If I lived in South Dakota, I’d probably be in a nursing home. And that would be hell.
You may not have heard of her, but she's doing a lot of good work. Her name is Lori Grace, and she calls herself a "donor activist."
She's been involved in several big campaigns over the last decade, including global warming and election protection.
But this fall, she threw herself into California's Proposition 37, which would have required labeling of genetically modified organisms (GMOs) in food.
"I've never worked so hard," says the 62-year-old.
Her nemesis was the Monsanto corporation, the maker of the herbicide Roundup.
"I've been concerned about Monsanto for a long time as a bully against small farmers," she tells The Progressive. She believes that the company has suppressed research in the United States into the harmful effects of Roundup.
"We don't live in a free country, " she said. "We live in a country where corporations control what we think."
"I had to bury myself in European journals" to find out what was going on, she says. One study in Germany revealed that the active chemical in Roundup was found in people's urine at 5 to 20 times the allowable limit for drinking water.
"If Americans could look at the toilet bowl and recognize that they're peeing out herbicides and their children are peeing out herbicides, it would affect them," says Grace, who is funding a study in the United States on this subject.
In the months leading up to the vote on Prop. 37, Grace was a frequent public speaker. She says GMOs have "horrifying effects." They cause "immune system problems, cancer in lab animals, and digestive problems," she says.
But on Nov. 6, voters in California turned down Prop. 37 by 53-47.
"We were bombarded with money," Grace says. The opponents outraised proponents $46 million to $9 million, according to the San Francisco Examiner. Monsanto alone gave $7 million, according to the newspaper.
"I'm living in a country where I cannot make quality choices about food and farming," Grace says.
She says the next battle may be in Washington State in 2015, and she hopes the activists focus on the health risks of GMOs.
For Grace, Prop. 37 was just the latest in a series of issues that she's taken on with great energy.
She founded the Sunrise Center in Corta Madera, California, more than two decades ago. "Our desire is to support, educate and empower the growth of a community, which celebrates the dawn of a greener world," it says on its website. "We offer classes, workshops and events that aid in building our skills to have sustainable relationships while living a sustainable life."
She helped create the Threshold Foundation back in 1982, which defines itself as a "a progressive foundation and a community of individuals united through wealth, who mobilize money, people and power to create a more just, joyful and sustainable world."
It was at the Threshold Foundation that she first heard Al Gore present his slideshow on global warming. This had a huge impact on Grace.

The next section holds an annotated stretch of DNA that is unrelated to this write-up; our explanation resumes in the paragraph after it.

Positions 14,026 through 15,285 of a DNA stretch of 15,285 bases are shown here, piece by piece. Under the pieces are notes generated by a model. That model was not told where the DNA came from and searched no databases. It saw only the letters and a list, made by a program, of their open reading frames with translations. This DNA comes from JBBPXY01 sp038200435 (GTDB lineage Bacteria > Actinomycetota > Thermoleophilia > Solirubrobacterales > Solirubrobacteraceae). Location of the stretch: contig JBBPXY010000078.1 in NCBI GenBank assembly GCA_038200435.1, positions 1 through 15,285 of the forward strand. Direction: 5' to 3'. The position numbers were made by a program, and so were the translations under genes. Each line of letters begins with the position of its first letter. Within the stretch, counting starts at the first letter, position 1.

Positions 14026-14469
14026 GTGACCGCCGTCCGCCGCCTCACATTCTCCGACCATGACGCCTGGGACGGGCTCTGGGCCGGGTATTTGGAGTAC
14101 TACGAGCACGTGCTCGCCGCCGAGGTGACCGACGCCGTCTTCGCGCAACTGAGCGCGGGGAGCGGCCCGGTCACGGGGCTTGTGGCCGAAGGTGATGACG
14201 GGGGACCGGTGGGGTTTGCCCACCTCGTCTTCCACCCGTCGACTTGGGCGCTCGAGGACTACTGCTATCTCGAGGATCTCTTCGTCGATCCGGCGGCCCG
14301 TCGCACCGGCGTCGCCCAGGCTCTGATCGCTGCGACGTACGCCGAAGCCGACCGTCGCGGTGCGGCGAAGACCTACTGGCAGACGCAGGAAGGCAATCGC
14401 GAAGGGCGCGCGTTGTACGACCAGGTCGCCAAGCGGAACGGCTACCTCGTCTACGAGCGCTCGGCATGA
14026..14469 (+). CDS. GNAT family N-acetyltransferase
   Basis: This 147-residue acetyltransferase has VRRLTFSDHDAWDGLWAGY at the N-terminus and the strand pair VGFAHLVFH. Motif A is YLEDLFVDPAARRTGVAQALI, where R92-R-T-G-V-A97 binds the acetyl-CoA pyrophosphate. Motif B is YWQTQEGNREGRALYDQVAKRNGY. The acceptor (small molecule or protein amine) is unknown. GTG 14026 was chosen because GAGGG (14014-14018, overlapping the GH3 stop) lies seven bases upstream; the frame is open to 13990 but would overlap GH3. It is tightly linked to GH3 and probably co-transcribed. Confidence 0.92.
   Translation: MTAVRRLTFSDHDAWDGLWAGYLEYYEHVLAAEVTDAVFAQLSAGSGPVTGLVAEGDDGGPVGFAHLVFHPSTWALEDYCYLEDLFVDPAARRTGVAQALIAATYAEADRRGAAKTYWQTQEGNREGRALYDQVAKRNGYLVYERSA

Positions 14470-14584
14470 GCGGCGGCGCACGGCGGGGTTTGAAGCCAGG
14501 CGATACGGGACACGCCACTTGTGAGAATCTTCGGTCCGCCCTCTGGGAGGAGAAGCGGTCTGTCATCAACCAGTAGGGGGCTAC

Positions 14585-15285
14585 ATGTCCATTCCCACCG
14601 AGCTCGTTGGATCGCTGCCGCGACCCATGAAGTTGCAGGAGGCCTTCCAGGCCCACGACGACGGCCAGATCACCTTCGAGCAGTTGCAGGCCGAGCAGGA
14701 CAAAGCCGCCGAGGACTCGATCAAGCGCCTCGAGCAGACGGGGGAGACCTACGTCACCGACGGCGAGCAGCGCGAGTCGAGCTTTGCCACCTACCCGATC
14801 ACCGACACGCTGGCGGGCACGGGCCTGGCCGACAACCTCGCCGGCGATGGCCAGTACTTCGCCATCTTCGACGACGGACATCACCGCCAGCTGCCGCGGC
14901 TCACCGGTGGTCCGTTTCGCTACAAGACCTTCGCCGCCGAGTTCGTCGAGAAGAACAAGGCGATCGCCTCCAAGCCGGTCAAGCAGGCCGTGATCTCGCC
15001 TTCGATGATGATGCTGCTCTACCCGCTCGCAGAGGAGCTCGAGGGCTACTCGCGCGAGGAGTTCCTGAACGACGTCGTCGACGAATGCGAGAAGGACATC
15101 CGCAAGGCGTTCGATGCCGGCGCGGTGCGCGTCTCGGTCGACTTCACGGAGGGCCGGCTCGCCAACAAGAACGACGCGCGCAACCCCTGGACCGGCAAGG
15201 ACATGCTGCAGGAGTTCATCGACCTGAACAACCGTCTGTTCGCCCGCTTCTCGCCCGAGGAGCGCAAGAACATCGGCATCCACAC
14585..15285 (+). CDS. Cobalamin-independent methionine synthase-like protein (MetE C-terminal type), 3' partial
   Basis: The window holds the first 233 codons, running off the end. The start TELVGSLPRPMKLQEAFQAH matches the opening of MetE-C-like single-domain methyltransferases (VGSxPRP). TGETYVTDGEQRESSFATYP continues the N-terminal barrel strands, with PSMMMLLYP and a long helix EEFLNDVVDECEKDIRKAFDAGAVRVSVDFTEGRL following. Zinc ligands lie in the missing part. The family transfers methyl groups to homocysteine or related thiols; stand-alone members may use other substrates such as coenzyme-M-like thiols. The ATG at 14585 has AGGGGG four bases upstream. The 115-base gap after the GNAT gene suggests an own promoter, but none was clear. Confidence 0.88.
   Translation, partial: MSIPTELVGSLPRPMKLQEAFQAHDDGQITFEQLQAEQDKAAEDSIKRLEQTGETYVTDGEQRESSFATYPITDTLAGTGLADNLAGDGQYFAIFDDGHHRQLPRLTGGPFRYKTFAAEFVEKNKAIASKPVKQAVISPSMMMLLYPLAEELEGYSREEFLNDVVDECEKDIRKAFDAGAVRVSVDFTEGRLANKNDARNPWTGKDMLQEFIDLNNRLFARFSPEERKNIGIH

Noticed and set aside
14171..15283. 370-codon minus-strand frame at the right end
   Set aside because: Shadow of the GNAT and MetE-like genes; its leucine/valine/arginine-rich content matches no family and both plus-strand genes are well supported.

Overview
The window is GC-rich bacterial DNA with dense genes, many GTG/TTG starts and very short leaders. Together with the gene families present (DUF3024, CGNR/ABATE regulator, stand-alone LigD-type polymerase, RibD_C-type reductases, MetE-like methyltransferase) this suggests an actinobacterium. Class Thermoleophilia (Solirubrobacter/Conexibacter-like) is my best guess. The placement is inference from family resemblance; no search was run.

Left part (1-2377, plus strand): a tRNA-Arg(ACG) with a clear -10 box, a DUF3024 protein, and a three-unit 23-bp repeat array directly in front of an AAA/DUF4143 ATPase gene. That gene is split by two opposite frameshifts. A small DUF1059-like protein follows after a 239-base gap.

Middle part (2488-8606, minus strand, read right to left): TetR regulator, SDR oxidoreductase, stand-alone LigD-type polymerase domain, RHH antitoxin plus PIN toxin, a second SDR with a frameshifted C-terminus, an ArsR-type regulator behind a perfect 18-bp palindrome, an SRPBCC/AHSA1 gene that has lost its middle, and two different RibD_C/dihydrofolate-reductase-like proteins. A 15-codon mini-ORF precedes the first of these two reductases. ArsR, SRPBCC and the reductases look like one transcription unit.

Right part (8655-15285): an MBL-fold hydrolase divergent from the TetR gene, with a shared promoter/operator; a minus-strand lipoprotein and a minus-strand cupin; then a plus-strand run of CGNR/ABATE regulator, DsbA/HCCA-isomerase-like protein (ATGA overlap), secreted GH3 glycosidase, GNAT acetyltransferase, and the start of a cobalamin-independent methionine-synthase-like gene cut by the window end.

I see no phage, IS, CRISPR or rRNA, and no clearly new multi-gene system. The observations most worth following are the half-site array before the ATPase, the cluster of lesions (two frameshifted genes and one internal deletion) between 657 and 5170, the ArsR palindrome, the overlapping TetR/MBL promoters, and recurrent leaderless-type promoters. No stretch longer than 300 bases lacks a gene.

"I felt that the Earth was calling me to help," she says. "So I became totally zeroed in on joining" his efforts to educate the public on this issue.
Her concern about global warming led her to become involved locally with Marin Clean Energy, which is a source of renewable energy to residents and businesses. She gave the organization a sizable loan at a crucial time, which was repaid with interest, she says proudly.
After the stolen election of 2000, Grace became aware of the issue of election protection when she heard a presentation by ace investigative reporter Greg Palast.
"I was horrified," she says. "We live in a sham democracy."
In 2004, she worked with Bev Harris of Black Box Voting, and she helped fund the HBO documentary "Hacking Democracy." She works closely with Bob Fitrakis and Harvey Wasserman on election protection issues today.
"Our votes are not at all safe right now," she says. "That's where part of my life is dedicated."
She's now championing the Trachtenberg election verification systems for counting ballots. Humboldt County uses such a system, which generates ballot images so that everybody can see the counts.
"There are profound weaknesses in our system," she says. "We need to create a system we can trust."
Through all her work as a donor activist, Grace remains hands on. She's in it for the long haul.
"I'm trying to use what money I have strategically to make a difference," she says. "I have a profound sense of concern about our planet and our country -- and where we're headed. I can't walk away."
The Progressive magazine and the Golden Spirit Awards are honoring Lori Grace and Jackson Browne at a fundraiser for The Progressive in Santa Monica on Dec. 2. For more information, contact email@example.com.
If you liked this story by Matthew Rothschild, the editor of The Progressive magazine, check out his story "Warnings Pile Up Before Qatar Climate Talks."
Follow Matthew Rothschild @mattrothschild on Twitter.
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